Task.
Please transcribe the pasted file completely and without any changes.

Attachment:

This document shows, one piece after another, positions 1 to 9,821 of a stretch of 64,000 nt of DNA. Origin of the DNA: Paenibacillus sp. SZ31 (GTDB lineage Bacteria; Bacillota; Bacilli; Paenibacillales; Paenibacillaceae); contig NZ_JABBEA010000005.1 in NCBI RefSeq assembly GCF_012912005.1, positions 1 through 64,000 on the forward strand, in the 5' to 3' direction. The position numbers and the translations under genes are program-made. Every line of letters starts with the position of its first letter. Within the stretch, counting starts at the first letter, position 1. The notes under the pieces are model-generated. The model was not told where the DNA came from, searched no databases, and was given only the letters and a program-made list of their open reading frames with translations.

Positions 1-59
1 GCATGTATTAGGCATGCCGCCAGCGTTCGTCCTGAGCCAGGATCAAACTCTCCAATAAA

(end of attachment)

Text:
This document shows, one piece after another, positions 1 to 9,821 of a stretch of 64,000 nt of DNA. Origin of the DNA: Paenibacillus sp. SZ31 (GTDB lineage Bacteria; Bacillota; Bacilli; Paenibacillales; Paenibacillaceae); contig NZ_JABBEA010000005.1 in NCBI RefSeq assembly GCF_012912005.1, positions 1 through 64,000 on the forward strand, in the 5' to 3' direction. The position numbers and the translations under genes are program-made. Every line of letters starts with the position of its first letter. Within the stretch, counting starts at the first letter, position 1. The notes under the pieces are model-generated. The model was not told where the DNA came from, searched no databases, and was given only the letters and a program-made list of their open reading frames with translations.

Positions 1-59
1 GCATGTATTAGGCATGCCGCCAGCGTTCGTCCTGAGCCAGGATCAAACTCTCCAATAAA